The Placebo Effect & the Mind as Healer

I could feel my client’s body bristle as she digested only parts what I was saying, but I continued, treading in a complex weave of ideas that I was certain was being misinterpreted. I tried to back pedal through what I thought were clear facts about pain, healing and the placebo effect. Where did my general statements go wrong? I gave her more information, and I tried to undo the idea that it was her fault she was in pain.

“Not at all,” I reiterated as warmly as I could, “it is not about fault at all, and the pain is real! The placebo effect has gotten a really bad rap over the years, it is so misunderstood.” Now thought, science has designed incredible studies to show that the whole notion of the “placebo effect” is a real scientific phenomenon! This is your mind and brain creating the healing! Using PET scanners and MRIs they have studied patients and their brains, and those who respond to sugar pills. Researchers have discovered that the “placebo effect” is a chemical reaction brought on by our own expectation and belief in a cure, and this changes the brains of patients. So, new research shows that a belief in a placebo treatment, leads to changes in brain chemistry.

"There have always been people who have said that we could make ourselves better by positive thinking,” says Dr. Michael Selzer, professor of neurology at the University of Pennsylvania School of Medicine. “After pooh-poohing this for years, there are (now) studies that show that our thoughts may actually interact with the brain in a physical way."

At Stanford University, scientists figured there must be a way to harness the placebo response to help patients soothe their own pain. The researchers rigged up an MRI so that people could watch real-time images of their brains, while lying in the scanner. The idea was to use the images to teach study volunteers to consciously pump up activity in parts of the brain activated by the placebo effect, says Dr. Sean Mackey, associate director of Stanford’s pain management division and director of its neuroimaging and pain lab. “Pain is not in the muscles or the arm that may be injured,” Mackey says. “The pain is in our brains.”

A signal starts out at an injured site and travels up to the brain, Mackey explains. But, until the brain interprets that electrical signal, you don’t actually “feel” pain. Part of what goes into the brain’s interpretation is expectation, Mackey says. “I think of the placebo response, at least in part, as a manipulation of expectancy. And perhaps by changing the expectancy and bumping up the placebo response we might be able to ultimately find a way to provide sustained therapy for chronic pain.”

The first time I was aware of the placebo effect was back in the mid 80s, when I was a research associate with the NIMH, (National Institute of Mental Health), and we worked in a major study for the Depression Research & Treatment Program. We studied the application of therapies on depressed patients using CBT (Cognitive Behavioral Therapy—thought restructuring), regular talking therapy, medicine and a placebo medicine or sugar pill. What we found is the CBT and medicine worked about the same. The big drum roll was at the end of treatment, those on the medicine had to continue treatment, but patients using CBT were done with treatment at the end of 20 weeks, most healed of depression. The surprising thing was that those on the placebo who got no treatment at all, just warm support from there therapist were also healed, like those using CBT and could leave the treatment protocol.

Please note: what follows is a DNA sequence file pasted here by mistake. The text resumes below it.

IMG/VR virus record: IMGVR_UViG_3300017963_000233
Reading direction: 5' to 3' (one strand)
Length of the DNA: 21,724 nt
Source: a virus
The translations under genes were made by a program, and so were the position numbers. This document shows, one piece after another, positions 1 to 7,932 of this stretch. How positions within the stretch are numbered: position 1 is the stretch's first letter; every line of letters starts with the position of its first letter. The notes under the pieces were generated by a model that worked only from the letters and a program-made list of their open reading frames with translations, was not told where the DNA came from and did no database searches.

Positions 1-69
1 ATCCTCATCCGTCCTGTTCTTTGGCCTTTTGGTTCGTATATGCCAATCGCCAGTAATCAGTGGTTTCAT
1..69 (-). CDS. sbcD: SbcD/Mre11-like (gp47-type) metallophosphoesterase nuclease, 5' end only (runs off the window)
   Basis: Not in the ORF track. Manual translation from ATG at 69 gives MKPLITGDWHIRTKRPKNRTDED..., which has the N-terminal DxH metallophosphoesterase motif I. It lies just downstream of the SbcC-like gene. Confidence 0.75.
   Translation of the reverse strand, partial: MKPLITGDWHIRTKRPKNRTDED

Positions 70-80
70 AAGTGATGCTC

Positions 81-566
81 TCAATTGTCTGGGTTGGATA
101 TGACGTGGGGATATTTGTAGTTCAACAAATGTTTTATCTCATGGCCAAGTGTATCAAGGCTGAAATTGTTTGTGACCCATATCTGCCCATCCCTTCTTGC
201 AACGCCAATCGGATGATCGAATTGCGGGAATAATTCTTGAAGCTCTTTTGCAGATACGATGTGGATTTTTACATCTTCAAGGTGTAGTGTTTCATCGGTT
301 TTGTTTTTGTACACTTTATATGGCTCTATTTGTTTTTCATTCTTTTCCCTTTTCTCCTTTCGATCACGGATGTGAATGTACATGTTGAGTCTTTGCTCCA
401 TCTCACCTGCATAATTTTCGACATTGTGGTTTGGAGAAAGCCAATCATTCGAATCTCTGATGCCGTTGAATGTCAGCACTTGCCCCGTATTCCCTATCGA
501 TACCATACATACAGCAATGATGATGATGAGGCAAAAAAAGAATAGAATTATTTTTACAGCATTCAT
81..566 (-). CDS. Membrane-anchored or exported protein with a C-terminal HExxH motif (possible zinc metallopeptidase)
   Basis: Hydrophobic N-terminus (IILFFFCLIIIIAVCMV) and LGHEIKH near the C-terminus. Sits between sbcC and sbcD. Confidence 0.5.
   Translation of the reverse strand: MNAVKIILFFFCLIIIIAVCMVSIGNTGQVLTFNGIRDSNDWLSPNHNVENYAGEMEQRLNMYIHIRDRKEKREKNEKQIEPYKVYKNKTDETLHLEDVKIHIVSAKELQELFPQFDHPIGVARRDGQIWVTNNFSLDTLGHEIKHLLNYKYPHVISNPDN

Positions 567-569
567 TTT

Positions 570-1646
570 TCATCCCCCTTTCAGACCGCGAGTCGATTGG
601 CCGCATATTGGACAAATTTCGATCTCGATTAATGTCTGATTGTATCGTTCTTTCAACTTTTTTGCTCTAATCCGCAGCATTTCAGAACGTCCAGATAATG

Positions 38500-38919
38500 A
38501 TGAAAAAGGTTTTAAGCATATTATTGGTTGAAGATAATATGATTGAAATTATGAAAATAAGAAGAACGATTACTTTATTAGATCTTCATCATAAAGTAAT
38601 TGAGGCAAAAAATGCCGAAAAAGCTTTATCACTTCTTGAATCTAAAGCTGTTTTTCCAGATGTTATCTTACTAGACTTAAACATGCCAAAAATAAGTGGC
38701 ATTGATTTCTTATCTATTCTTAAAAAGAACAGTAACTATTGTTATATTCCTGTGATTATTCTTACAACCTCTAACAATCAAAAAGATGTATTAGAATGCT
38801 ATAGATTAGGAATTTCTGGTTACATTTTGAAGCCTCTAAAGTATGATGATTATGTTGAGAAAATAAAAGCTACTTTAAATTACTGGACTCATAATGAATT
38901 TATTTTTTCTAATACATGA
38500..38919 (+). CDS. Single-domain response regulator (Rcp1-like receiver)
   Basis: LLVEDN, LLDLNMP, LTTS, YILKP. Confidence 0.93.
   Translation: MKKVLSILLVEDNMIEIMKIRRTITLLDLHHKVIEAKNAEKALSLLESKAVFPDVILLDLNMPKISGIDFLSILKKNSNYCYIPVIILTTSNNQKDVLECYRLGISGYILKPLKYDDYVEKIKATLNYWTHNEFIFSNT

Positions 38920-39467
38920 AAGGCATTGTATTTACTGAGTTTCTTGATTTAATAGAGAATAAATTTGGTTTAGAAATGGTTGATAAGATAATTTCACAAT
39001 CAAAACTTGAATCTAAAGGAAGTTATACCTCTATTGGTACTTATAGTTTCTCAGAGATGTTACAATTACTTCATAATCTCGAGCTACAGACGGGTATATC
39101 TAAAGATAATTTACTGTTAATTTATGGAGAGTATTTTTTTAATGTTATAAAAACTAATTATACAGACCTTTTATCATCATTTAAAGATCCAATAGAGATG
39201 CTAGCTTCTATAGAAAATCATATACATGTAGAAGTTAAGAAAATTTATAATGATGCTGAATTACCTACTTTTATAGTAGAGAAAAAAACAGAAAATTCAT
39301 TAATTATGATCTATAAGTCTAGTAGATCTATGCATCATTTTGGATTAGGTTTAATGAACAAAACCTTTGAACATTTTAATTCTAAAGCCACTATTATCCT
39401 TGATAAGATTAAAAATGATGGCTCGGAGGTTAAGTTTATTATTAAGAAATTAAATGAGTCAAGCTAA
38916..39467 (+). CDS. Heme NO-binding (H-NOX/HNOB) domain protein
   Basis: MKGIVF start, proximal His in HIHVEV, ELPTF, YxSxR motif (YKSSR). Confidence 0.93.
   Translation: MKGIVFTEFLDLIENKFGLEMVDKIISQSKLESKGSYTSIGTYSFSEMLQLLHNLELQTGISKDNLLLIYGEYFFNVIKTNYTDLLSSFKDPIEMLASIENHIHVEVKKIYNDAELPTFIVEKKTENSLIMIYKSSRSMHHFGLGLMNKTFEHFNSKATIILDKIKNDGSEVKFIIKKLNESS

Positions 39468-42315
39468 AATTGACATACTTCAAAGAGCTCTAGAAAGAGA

How are the depression placebo users and the pain management placebo users similar? Well, these patients in all the programs above healed themselves using the chemicals in their own brains, with only some thought activities or thought restructuring! Their brains released the right chemicals at the right time to activate healing! When we recognize we are powerful beings, and only need to accept that into consciousness, or retrain the Self to use these parts of us in new and more nourishing ways. Using both CBT and Hypnosis, I have created a quick and winning combination for training you to use your brain more effectively for maximum health, manage pain, and wellness. Call for more information.

Shirley Ryan, PhD, CCHt is a practicing hypnotherapist and counselor in Sacramento, CA. Helping people change, to be free of pain, and live happier, healthier lives.

References & Notes

  1. Endorphins & the Placebo Effect,

  2. Placebo’s Power Goes Beyond the Mind,

  3. Power of the Placebo,

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